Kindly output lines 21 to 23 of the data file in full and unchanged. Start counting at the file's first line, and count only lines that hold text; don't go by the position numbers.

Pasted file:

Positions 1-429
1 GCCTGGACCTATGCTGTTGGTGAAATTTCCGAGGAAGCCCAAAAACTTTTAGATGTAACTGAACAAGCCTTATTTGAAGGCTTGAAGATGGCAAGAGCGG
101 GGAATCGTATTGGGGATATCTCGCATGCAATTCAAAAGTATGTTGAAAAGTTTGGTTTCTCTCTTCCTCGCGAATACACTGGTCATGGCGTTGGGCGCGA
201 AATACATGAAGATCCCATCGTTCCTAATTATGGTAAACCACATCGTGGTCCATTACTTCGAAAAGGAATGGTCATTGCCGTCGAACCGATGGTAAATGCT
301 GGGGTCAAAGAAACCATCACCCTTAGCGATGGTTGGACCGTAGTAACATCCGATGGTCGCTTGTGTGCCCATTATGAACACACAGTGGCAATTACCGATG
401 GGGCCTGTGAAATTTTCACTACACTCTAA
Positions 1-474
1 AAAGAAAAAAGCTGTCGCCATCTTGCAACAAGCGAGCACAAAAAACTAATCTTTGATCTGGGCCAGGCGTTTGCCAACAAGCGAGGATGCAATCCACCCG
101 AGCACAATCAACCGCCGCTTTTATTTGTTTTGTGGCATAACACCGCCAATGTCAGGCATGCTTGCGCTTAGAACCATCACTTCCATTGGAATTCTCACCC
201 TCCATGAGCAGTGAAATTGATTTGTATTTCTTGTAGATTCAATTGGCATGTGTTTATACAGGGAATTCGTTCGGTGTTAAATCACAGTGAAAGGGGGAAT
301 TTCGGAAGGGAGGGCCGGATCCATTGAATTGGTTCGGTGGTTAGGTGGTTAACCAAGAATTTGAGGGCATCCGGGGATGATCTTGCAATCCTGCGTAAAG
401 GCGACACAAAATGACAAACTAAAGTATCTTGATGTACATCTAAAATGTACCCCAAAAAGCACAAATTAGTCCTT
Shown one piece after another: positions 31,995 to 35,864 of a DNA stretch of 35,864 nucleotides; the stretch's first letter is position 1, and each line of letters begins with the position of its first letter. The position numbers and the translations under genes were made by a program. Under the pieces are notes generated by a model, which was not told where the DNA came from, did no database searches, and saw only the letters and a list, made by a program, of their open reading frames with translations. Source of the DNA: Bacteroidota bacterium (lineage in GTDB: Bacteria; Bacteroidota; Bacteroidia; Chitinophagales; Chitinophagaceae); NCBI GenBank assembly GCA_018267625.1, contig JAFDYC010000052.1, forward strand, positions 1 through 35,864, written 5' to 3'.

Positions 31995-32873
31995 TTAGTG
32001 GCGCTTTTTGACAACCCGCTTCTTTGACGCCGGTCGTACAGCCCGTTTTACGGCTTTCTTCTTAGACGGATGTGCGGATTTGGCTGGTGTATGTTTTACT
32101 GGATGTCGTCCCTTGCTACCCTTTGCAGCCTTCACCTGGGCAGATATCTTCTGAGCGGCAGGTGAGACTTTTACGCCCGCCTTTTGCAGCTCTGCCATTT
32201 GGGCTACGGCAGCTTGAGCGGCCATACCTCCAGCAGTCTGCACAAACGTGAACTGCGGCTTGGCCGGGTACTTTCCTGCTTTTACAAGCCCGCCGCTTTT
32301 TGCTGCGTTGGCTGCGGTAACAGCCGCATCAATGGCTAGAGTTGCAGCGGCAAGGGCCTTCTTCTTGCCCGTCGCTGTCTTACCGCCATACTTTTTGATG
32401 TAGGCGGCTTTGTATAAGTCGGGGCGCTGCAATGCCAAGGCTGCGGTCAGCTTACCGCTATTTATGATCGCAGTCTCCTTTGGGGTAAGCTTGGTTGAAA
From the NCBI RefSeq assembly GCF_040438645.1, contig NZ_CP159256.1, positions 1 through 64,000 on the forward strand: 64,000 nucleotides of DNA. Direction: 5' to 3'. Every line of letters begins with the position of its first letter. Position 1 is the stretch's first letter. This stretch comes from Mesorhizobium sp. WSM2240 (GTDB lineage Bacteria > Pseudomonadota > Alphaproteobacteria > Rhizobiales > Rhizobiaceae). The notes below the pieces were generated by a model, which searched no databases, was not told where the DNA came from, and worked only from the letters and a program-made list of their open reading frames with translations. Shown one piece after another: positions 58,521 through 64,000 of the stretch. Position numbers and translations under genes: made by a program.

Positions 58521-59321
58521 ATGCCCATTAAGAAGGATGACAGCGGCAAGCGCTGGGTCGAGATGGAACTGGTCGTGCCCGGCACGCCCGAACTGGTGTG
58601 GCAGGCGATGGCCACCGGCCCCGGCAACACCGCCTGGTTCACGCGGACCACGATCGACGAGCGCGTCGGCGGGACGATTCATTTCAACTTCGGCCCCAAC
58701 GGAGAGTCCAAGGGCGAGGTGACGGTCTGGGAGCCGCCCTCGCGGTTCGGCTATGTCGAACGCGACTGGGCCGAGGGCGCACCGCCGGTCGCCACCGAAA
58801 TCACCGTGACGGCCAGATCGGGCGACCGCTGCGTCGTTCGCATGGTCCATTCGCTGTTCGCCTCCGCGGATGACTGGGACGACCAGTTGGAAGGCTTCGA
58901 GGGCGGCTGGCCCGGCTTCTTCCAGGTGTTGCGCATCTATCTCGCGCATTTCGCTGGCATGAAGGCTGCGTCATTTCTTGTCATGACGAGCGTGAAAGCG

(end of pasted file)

From the NCBI RefSeq assembly GCF_040438645.1, contig NZ_CP159256.1, positions 1 through 64,000 on the forward strand: 64,000 nucleotides of DNA. Direction: 5' to 3'. Every line of letters begins with the position of its first letter. Position 1 is the stretch's first letter. This stretch comes from Mesorhizobium sp. WSM2240 (GTDB lineage Bacteria > Pseudomonadota > Alphaproteobacteria > Rhizobiales > Rhizobiaceae). The notes below the pieces were generated by a model, which searched no databases, was not told where the DNA came from, and worked only from the letters and a program-made list of their open reading frames with translations. Shown one piece after another: positions 58,521 through 64,000 of the stretch. Position numbers and translations under genes: made by a program.

Positions 58521-59321
58521 ATGCCCATTAAGAAGGATGACAGCGGCAAGCGCTGGGTCGAGATGGAACTGGTCGTGCCCGGCACGCCCGAACTGGTGTG